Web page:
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Announcing BigML’s SDK for Swift

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The last month of 2015 has seen two significant announcements concerning the Swift programming language. On the one hand, Apple has finally fulfilled their promise to make its source code available under an open source license; on the other, Swift has surpassed Objective-C on the TIOBE index. Thus we are especially proud to announce our SDK for Swift, bigml-swift, which evolves and supersedes the old BigMLKitConnector library.

Apple Swift

Our BigML SDK for Swift will provide all iOS, OS X, watchOS, and tvOS developers with the possibility of integrating the BigML platform into their apps while also benefitting from Swift’s type safety, modern syntax, and performance.

The main features that BigML SDK for Swift provides can be divided into two areas:

  • Remote resource processing: BigML SDK exposes BigML’s REST API through a higher-level Swift API that will make is easier for you to create, retrieve, update, and delete remote resources. Supported resources are:

    • data sources
    • datasets
    • models
    • clusters
    • anomalies
    • ensembles
    • predictions,
    • centroids,
    • anomaly scores.
  • Local resource processing: BigML SDK allows you to mix local and remote distributed processing in a seamless and transparent way. You will be able to download your remote resources (e.g. a cluster) and then apply supported algorithms to them (e.g. calculate its nearest centroid based on your input data). This is one definite advantages that BigML offers in comparison to competing services, which mostly bind you into either using their remote services or do everything locally. BigML’s SDK for Swift combines the benefits of both approaches by making it possible to use the power of a cloud solution and to enjoy the flexibility/transparency of local processing right when you need it. The following is a list of currently supported algorithms that BigML’s SDK for Swift provides:

    • Model predictions
    • Ensemble predictions
    • Clustering
    • Anomaly detections.

A dive into BigML’s Swift API

The BMLConnector class is the workhorse of all remote processing: it allows you to create, delete, and get remote resource of any supported type. When instantiating it, you should provide your BigML’s account credentials and specify whether you want to work in development or production mode:

let connector = BMLConnector(username:"your-username-here",
    apiKey:"your-api-key-here",
    mode:BMLMode.Development)

Once you connector is instantiated, you can use it to create a data source from a local CSV file:

let myDatasource : BMLMinimalResource
let filePath : String = ...
let source = BMLMinimalResource(name:"My Data source",
    type:BMLResourceType.File,
    uuid:filePath!)
    
self.connector!.createResource(BMLResourceType.Source,
     name: "testCreateDatasource",
     options: [:],
     from: source) { (resource, error) -> Void in
          if let resource = resource {
              myDatasource = resource!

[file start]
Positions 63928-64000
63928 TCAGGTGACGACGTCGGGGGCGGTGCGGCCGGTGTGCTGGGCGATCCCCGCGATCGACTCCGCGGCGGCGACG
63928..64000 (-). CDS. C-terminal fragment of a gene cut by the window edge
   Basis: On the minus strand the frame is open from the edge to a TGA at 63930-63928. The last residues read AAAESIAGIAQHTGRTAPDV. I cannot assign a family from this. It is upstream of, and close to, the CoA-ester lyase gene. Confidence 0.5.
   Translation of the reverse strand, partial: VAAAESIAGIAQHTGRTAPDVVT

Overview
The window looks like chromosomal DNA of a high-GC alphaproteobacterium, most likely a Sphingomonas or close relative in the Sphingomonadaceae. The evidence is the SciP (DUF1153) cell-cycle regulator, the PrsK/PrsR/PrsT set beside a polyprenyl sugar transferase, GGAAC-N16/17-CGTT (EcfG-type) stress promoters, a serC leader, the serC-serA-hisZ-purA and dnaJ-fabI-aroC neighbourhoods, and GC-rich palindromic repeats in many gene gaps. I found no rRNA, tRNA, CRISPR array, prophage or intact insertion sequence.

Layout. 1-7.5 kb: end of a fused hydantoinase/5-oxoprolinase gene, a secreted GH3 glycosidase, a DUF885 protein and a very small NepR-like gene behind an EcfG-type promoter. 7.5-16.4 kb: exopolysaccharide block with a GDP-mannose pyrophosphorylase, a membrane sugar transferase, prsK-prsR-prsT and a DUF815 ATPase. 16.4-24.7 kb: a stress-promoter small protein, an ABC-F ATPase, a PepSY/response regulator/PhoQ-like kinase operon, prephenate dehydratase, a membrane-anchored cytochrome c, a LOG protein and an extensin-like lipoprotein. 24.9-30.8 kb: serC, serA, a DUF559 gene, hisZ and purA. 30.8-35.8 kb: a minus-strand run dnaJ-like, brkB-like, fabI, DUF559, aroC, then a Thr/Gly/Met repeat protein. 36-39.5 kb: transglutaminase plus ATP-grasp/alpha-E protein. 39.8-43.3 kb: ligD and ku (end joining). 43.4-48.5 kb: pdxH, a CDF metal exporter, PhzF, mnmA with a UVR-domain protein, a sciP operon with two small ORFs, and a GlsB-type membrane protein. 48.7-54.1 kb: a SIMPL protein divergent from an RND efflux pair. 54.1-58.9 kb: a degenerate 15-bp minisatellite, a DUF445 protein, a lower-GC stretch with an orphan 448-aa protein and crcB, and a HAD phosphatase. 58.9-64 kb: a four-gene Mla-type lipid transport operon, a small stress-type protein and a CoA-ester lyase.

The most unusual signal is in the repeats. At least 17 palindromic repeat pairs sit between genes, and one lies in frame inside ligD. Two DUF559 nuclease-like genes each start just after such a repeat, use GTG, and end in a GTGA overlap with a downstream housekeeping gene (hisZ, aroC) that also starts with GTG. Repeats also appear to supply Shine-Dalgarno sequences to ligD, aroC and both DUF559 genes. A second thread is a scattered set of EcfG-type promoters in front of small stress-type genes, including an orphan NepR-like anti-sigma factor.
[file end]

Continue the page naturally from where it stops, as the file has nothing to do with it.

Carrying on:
}
}

As you can see, BMLConnector’s createResource provides a strongly typed interface, which allows you to specify the type of resource you want to create, its name, a set of options, and the resource that should be used to create it.

BigML’s SDK for Swift API is entirely asynchronous and relies on completion blocks, where you will get the resource that has been created, if any, or the error that aborted the operation as applicable. The resource you will receive in the completion block is an instance of the BMLMinimalResource type, which conforms to the BMLResource protocol.

The BMLResource protocol encodes the most basic information that all resources share: a name, a type, a UUID, the resource’s current status, and a JSON object that describes all of its properties. You are supposed to create your own custom class that conforms to the BMLResource protocol and that best suits your needs e.g., it might be a Core Data class that allows you to persist your resource to a local cache. Of course you are welcome to reuse our BMLMinimalResource implementation as you wish.

In a pretty similar way you can create a dataset from the data source just created:

self.connector!.createResource(BMLResourceType.Dataset,
     name: "My first dataset",
     options: [:],
     from: myDatasource) { (resource, error) -> Void in
                   
         //-- your processing of the dataset here
}

If you know the UUID of an existing resource of a given type and want to retrieve it from BigML, you can use BMLConnector’s getResource method:

self.connector!.getResource(BMLResourceType.Model, uuid: modelId) {
     (resource, error) -> Void in

     if let model = resource {
     ...
     }
}

Local algorithms

The most exciting part of BigML’s SDK for Swift is surely its support for a collection of the most widely used ML algorithms such as model prediction, clustering, anomaly detection etc. What is even more exciting is that the family of algorithms that BigML’s SDK for Swift supports is constantly growing!

As an example, say that you have a model in your BigML account and that you want to use it to make a prediction based on some set of data that you have got. This is a two step process:

  • retrieve the model from your account, as shown above, with getResource;
  • use BigML’s SDK for Swift to calculate a prediction locally.

The second step can be executed inside of the completion block that you pass to getResource. This could look like the following:


self.connector!.getResource(BMLResourceType.Model, uuid: modelId) {